Public consultation on UK policy against torture welcomed
A number of human rights organisations have welcomed the Investigatory Powers Commissioner’s Office’s (IPCO) plans to launch a public consultation on the UK’s policy against involvement in torture, the ‘Consolidated Guidance’.
The organisations welcomed this change in approach from the Prime Minister, who had previously advocated a “light touch” review conducted by the Cabinet Office review with no input from the public or civil society.
Fair Trials, Freedom from Torture, Liberty, Privacy International, Redress and Reprieve, said in a statement that there was an “urgent need for an effective policy against torture”.
They added: “The failures of the current torture policy continue today. Just last December, the Intelligence Services Commissioner revealed that in a single year GCHQ had wrongly failed to apply the Guidance in a total of 35 cases, and that in 8 of those cases the Guidance would have blocked information being shared as the risk of torture and mistreatment was too great.
“These figures suggest that on average GCHQ officers wrongly ignore the Guidance every eleven days, and that this risks involving the UK in torture once every seven weeks. However, these failings only came to light more than a year after they happened, and there is no suggestion that the individuals exposed to the risk of torture have been notified or given any chance of redress.”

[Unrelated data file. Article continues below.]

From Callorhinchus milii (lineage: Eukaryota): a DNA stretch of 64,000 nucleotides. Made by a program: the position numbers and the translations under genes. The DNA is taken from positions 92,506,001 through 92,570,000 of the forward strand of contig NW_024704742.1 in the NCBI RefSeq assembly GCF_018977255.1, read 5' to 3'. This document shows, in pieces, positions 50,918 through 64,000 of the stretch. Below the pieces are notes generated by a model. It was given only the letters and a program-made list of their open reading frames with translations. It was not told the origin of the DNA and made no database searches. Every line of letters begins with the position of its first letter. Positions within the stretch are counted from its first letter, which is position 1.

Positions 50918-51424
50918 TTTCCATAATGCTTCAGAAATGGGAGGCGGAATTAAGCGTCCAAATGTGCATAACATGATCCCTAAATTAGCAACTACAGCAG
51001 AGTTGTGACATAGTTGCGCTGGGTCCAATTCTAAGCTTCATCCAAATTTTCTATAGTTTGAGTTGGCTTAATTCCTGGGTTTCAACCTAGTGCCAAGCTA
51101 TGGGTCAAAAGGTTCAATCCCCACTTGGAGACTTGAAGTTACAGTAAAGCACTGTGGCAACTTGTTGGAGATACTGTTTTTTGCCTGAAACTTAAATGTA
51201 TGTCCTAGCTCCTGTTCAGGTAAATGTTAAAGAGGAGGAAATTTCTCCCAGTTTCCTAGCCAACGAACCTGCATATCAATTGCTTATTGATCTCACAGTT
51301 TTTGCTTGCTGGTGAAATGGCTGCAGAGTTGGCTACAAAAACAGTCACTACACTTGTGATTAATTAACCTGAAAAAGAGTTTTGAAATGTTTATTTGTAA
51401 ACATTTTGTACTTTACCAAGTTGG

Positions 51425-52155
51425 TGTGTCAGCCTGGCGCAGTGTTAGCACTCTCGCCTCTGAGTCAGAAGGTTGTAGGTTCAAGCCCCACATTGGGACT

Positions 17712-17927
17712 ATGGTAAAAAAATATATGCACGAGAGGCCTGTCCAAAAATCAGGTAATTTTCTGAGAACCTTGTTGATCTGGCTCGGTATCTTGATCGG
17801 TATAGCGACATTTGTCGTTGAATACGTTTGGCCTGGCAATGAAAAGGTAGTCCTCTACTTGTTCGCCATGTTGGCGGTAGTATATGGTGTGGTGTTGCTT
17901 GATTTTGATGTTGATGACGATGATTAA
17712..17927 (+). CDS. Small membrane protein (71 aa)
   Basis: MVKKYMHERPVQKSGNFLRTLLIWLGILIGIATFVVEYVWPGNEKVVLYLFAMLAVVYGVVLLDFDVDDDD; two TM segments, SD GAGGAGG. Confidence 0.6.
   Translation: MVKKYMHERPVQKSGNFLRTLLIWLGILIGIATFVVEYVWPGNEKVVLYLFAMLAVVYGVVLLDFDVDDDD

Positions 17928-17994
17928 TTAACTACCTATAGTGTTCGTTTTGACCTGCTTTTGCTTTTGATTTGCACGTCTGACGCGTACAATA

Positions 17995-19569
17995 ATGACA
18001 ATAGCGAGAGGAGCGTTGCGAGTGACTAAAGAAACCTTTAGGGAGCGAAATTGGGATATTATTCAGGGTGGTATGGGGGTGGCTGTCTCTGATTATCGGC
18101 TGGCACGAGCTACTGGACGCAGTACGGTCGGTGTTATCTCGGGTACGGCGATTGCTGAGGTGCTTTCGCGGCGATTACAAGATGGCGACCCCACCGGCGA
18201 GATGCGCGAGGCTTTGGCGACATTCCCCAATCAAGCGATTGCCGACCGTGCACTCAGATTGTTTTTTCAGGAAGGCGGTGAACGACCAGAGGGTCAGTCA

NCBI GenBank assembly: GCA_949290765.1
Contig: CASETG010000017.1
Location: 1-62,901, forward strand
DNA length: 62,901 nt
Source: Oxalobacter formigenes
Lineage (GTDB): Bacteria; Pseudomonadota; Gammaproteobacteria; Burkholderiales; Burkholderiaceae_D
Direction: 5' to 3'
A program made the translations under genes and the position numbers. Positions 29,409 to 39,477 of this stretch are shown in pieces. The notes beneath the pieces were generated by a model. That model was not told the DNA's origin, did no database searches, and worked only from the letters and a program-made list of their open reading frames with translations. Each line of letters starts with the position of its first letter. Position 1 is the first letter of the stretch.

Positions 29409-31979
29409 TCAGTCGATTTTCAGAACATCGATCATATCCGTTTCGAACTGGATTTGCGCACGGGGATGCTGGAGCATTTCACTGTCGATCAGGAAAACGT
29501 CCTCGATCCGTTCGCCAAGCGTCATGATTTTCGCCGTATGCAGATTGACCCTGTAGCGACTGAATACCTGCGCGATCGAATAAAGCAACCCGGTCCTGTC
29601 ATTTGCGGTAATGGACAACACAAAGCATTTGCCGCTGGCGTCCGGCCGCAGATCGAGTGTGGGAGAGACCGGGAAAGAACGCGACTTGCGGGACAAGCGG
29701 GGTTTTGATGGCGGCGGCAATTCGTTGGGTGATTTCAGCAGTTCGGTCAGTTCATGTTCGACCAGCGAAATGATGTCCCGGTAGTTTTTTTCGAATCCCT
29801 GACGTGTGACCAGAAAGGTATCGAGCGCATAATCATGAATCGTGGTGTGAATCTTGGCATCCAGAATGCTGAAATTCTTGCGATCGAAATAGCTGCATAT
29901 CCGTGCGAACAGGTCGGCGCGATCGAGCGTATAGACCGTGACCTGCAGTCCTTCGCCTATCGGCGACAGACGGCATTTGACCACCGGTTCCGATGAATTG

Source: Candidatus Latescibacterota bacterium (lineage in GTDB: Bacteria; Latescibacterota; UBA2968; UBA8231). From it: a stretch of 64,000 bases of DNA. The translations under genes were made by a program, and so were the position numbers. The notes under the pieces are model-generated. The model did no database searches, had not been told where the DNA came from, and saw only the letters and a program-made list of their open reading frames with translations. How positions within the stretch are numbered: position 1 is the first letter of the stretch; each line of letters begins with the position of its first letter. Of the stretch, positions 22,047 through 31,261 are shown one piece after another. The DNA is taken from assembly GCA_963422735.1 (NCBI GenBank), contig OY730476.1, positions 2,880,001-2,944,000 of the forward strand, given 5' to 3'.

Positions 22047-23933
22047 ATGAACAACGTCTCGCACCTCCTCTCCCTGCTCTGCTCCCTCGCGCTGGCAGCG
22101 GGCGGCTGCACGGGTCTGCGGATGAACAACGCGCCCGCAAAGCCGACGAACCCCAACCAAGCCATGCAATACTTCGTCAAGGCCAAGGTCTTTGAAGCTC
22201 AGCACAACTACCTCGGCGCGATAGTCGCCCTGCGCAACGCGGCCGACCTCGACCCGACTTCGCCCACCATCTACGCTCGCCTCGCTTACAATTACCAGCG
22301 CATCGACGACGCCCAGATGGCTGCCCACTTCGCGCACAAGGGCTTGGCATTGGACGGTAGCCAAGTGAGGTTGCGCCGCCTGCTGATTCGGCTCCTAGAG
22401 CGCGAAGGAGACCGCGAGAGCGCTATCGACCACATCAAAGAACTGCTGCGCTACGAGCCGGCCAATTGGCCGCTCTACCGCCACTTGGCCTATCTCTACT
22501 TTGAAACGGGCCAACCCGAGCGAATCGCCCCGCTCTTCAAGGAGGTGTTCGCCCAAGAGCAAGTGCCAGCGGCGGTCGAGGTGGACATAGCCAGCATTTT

The Investigatory Powers Act 2016 introduced a ‘double-lock’ system of oversight by IPCO’s judicial commissioners – introducing a measure of judicial oversight for agency activity that risks rights abuses.
“We believe similar safeguards are needed, with judicial commissioners given the powers to make sure that UK personnel can share intelligence, and do their vital work safeguarding national security, without becoming complicit in torture,” the organisations said.
Finally, they called on the UK government to open a judge-led inquiry into British involvement in mistreatment since 2001.
“While we welcome this public consultation, we urge the government to listen to increasing cross-party calls for an independent, judge-led inquiry – ensuring we learn the lessons of failed ‘war on terror’ policies, and incorporate these lessons into a robust policy that safeguards national security and protects human rights.”